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More couples say "I don't" to Sin City weddings

Many would-be brides and grooms are turning their backs on the city that calls itself "the wedding capital of the world," reports CBS News correspondent Carter Evans.

Elvis impersonator Brendan Paul performs up to 130 ceremonies a week at the Graceland Wedding Chapel, but these days that's an exception because the rest of the Las Vegas wedding scene is all shook up.

"It is a mystery that I'd like to solve," Clark County Clerk Lynn Goya said.

She said the number of marriage licenses issued in Las Vegas has plummeted from 127,000 in 2004 to just 80,000 last year. Some experts believe increased competition from other destinations like Hawaii and Mexico are to blame. Others say it's an image problem.

The greatest misconception about a Vegas wedding, according to Lynn is how people perceive the ceremonies.

"That it's spontaneous and not well thought out and that the couple doesn't really want to get married and they regret it the next day," Goya said.

Part of that problem comes from the media.

In the beginning, marriage proposals were pre... 04:15

"The only promotion we get is from the movies, that don't always present us in the best light," Vegas wedding chapel CEO Cliff Evarts said.

He said the city's iconic slogan "what happens in Vegas, stays in Vegas," keeps couples who want to marry away from Vegas.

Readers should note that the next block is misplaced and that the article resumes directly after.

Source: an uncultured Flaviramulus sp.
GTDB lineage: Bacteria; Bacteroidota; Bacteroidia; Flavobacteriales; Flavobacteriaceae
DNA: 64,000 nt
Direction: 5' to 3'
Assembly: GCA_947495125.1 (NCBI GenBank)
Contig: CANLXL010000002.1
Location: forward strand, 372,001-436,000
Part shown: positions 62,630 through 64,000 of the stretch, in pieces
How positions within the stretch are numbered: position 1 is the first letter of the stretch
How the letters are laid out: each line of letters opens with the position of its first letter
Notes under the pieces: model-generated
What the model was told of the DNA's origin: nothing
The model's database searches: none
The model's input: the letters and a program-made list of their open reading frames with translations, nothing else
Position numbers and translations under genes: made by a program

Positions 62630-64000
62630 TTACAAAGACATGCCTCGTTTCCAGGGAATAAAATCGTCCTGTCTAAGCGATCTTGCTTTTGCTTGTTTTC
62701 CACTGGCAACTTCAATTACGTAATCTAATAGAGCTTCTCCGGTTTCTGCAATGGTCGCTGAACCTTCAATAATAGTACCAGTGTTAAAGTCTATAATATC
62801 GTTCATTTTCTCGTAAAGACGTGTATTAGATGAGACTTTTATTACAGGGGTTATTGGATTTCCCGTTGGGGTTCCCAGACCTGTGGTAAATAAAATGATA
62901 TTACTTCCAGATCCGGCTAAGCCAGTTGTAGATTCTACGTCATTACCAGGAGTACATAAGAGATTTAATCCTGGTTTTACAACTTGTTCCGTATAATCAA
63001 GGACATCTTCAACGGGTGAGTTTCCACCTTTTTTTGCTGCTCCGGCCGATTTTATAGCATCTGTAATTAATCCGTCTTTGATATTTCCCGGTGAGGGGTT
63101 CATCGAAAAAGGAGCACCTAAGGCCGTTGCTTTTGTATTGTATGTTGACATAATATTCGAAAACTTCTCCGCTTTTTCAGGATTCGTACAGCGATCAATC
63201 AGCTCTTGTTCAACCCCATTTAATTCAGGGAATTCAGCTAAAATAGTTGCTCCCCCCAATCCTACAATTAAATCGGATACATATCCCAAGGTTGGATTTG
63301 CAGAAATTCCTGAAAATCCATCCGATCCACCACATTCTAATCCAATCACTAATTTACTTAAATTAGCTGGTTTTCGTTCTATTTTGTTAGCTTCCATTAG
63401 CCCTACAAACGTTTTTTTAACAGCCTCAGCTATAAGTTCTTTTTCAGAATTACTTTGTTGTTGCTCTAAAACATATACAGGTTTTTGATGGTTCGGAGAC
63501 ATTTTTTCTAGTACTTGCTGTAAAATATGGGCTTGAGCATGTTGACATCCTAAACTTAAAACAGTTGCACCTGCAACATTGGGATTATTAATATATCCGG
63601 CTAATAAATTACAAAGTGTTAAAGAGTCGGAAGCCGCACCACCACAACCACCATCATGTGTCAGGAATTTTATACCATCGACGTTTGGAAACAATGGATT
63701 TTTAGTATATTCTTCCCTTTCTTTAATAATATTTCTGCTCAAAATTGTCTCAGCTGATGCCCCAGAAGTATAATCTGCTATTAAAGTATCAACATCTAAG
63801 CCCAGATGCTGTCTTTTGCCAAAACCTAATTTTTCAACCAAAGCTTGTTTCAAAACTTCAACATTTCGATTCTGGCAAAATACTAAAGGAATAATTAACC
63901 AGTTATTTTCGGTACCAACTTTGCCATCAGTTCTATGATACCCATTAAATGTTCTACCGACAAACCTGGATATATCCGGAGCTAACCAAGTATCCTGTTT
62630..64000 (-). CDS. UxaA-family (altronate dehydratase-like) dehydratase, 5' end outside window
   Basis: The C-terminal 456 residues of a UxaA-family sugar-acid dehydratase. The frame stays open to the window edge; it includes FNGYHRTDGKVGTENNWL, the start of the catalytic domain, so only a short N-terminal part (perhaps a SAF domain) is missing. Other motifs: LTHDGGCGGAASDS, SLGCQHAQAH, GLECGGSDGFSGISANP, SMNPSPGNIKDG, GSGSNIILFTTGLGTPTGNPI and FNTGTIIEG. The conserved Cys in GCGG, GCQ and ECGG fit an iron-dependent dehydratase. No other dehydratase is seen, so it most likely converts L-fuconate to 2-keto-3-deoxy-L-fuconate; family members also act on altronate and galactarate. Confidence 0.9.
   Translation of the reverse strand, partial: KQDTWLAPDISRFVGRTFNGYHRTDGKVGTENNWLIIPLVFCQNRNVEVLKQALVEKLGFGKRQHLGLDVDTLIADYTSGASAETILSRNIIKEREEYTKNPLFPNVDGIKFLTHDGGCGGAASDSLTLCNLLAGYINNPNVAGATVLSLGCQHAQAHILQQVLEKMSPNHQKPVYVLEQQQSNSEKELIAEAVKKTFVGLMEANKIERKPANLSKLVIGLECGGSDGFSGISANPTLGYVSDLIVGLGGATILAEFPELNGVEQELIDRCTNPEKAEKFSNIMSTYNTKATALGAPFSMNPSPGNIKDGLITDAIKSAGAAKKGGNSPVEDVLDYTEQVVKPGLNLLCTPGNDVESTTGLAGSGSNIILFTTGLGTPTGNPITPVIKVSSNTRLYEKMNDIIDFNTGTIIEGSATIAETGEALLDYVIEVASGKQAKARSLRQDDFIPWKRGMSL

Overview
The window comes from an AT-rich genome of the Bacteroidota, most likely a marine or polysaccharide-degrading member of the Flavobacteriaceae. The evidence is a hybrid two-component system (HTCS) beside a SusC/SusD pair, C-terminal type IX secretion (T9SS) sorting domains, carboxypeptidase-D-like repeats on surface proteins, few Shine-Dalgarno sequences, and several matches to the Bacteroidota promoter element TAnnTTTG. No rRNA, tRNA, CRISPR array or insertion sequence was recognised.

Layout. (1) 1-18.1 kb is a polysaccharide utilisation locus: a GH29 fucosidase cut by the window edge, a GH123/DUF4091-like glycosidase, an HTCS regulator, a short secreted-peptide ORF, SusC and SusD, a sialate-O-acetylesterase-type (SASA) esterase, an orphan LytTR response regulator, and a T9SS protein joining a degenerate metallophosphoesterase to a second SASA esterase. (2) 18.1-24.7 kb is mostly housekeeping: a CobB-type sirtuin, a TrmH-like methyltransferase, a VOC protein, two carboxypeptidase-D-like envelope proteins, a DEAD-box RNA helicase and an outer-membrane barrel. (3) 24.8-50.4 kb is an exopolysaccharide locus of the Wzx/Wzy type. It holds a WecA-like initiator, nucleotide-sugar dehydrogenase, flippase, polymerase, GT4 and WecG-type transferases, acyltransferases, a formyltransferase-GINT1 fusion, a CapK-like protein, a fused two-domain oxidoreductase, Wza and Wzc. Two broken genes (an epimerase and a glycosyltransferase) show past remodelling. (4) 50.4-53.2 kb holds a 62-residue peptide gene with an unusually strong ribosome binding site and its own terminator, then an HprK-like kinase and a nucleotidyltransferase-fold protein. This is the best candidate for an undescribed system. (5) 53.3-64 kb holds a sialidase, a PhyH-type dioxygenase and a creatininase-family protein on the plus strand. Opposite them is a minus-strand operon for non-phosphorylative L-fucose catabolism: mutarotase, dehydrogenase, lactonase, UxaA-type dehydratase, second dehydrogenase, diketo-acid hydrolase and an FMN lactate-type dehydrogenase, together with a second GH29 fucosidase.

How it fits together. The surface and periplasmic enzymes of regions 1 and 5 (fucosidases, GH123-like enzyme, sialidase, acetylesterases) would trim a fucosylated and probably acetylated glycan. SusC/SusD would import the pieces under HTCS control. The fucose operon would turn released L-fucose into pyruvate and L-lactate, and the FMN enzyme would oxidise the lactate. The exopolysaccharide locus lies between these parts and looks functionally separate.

"In all the years I've been in business, Vegas has never marketed weddings." Evarts said.

There may not have been as much of a need in the past, but Evarts said they should have been promoting the business.

Last week, the county raised the fee for marriage licenses and plans to use the extra revenue for a new marketing plan.

A sociologist at the University of Utah belie... 03:49

"Vegas is where you go to get a really nice wedding at a very affordable price," Evarts said.

That was the appeal for Jeremy and Courtney Parker who were trying to save a few bucks.

"We're cheap," Jeremy said.

Paul said just because someone gets married by "Elvis," it doesn't mean they don't take the commitment seriously.

"To start your married life that way, you're on the right track I'd say," he said.

The city that has constantly reinvented itself is hoping to do so yet again by bringing those who can't help falling in love back to the altar.

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